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Prices and Wages by Decade: Up through 1779

Links to government documents and primary sources listing retail prices for products and services, as well as wages for common occupations.

Wages in the American colonies up to 1779


Note: Due to variation in currency values among colonies, Massachusetts wage data for the occupations shown below may not be easily comparable to other places. Recommended reading: Colonial Currency in History of Wages in the United States from Colonial Times to 1928.


  • Indentured servants' labor contracts in Maryland, 1634-1820
    The chapter "Indenture and the Custom of the Country" discusses how long one had to work in order to pay off the cost of an ocean voyage to America. Source: Johns Hopkins University Studies in Historical and Political Science (published 1904), p. 37.


New Hampshire's colonial currencies could be complex.  See Benjamin Chase's explanation of early money in the introduction to his book History of old Chester [N.H.] from 1719 to 1869. 


  • Prisoner of war wages and compensation, 1770s
    Tells wages paid to prisoners of the Continental Army (usually Hessians). There was at the time high demand for skilled weavers, tailors, shoemakers, stocking-makers, millers, bakers, butchers, carpenters, joiners, smiths, and plasterers. Source: History of Prisoner of War Utilization by the United States Army, 1776-1945, p. 16.


  • Pay for labor in Rhode Island, 1750s-1770s
    See the preface of this book for context and an explanation of the different money systems cited (old tenor, new tenor, lawful money, etc.)
    • Men's work was valued at 12 shillings per day in 1756
    • Mowing was valued at 3 pounds a day in 1759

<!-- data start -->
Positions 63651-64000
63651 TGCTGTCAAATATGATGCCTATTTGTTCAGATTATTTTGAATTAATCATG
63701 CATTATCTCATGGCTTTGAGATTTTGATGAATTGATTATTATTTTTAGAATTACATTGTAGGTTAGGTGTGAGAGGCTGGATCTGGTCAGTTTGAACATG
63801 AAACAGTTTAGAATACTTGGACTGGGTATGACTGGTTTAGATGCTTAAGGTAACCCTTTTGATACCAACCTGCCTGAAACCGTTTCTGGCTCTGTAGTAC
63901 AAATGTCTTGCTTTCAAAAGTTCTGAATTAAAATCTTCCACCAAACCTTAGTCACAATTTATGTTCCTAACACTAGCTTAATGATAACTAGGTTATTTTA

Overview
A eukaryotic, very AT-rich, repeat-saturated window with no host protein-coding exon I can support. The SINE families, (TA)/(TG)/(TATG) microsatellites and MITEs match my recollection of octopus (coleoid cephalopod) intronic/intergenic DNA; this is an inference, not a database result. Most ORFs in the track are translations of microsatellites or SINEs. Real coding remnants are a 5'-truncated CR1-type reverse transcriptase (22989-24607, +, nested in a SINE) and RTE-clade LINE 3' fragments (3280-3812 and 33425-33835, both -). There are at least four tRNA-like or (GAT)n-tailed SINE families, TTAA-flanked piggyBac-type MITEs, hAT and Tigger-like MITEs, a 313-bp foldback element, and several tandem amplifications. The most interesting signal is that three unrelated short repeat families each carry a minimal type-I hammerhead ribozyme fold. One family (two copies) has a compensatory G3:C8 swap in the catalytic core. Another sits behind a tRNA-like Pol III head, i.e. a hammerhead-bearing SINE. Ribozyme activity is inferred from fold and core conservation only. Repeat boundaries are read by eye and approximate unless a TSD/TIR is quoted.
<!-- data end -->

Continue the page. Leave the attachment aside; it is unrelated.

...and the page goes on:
• Farm labor was valued at 1 pound, 10 shillings in 1759
    • Gardening was valued at 3 pounds per day in 1764
    • Carting was valued at 9 shillings (lawful tenor) per day in 1771
    • Carting wood was valued at 9 shillings (lawful tenor) per day in 1774
    • Mowing was valued at 3 shillings (lawful tenor) per day in 1779
  • Clothing makers' pay in Rhode Island
  • Housewife labor in Rhode Island "Housewifery" was valued at 25 shillings per week in 1757 and at 50 shillings per week in 1766. Source: original account book from the vicinity of South Kingston, Washington County, RI.

Wages in England up through 1779

Price and wage analysis, 1700s

Prices in the American colonies, up through 1779

PRICES for FOOD, up through 1779

PRICES for HOUSEHOLD ITEMS and FARM TOOLS, up through 1779

PRICES for OCEAN PASSAGE, up through 1779

PRICES for OVERLAND TRAVEL, up through 1779

PRICES for TOBACCO, up through 1779

PRICES for CLOTHING and SHOES, up through 1779

PRICES for HOUSING and LAND, up through 1779


PRICES for SERVICES, up through 1779

PRICES for HEALTH CARE, up through 1779

International prices by country - 1700s



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Marie Concannon, Government Information Librarian
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Phone (573) 882-0748